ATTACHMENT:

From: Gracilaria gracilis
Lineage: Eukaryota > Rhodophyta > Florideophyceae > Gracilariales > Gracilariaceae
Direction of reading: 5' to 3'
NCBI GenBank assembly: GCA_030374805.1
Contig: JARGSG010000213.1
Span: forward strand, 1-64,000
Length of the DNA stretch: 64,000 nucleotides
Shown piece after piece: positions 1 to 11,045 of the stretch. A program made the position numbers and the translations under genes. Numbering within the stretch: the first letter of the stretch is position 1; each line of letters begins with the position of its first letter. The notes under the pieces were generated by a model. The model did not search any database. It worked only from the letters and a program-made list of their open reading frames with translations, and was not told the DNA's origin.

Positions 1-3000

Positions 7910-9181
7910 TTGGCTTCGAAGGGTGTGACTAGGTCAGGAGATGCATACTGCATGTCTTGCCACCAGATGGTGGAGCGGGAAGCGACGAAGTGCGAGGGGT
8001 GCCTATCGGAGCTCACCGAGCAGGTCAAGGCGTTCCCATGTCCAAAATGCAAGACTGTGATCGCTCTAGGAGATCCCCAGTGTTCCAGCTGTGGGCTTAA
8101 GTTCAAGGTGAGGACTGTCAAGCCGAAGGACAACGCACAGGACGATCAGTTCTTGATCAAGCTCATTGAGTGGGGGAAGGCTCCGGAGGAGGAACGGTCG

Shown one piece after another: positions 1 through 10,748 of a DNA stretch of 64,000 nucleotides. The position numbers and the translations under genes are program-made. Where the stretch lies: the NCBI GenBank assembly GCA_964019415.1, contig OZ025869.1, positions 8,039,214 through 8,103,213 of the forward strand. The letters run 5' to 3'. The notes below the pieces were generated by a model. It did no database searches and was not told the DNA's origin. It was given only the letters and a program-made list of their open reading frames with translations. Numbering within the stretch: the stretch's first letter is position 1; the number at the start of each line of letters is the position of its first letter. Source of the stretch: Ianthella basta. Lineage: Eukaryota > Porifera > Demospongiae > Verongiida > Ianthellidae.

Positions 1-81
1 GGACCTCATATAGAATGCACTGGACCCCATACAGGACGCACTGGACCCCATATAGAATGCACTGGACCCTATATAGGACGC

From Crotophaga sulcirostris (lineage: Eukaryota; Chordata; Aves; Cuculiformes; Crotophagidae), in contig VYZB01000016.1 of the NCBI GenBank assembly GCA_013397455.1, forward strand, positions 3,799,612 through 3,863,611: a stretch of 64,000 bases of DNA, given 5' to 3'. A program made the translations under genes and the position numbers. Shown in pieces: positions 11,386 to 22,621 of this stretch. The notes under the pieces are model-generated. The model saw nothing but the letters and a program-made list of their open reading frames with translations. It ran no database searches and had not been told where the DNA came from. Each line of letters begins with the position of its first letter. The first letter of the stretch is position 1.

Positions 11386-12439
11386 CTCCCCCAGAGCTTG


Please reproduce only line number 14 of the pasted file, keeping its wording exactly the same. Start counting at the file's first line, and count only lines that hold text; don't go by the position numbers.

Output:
Shown one piece after another: positions 1 through 10,748 of a DNA stretch of 64,000 nucleotides. The position numbers and the translations under genes are program-made. Where the stretch lies: the NCBI GenBank assembly GCA_964019415.1, contig OZ025869.1, positions 8,039,214 through 8,103,213 of the forward strand. The letters run 5' to 3'. The notes below the pieces were generated by a model. It did no database searches and was not told the DNA's origin. It was given only the letters and a program-made list of their open reading frames with translations. Numbering within the stretch: the stretch's first letter is position 1; the number at the start of each line of letters is the position of its first letter. Source of the stretch: Ianthella basta. Lineage: Eukaryota > Porifera > Demospongiae > Verongiida > Ianthellidae.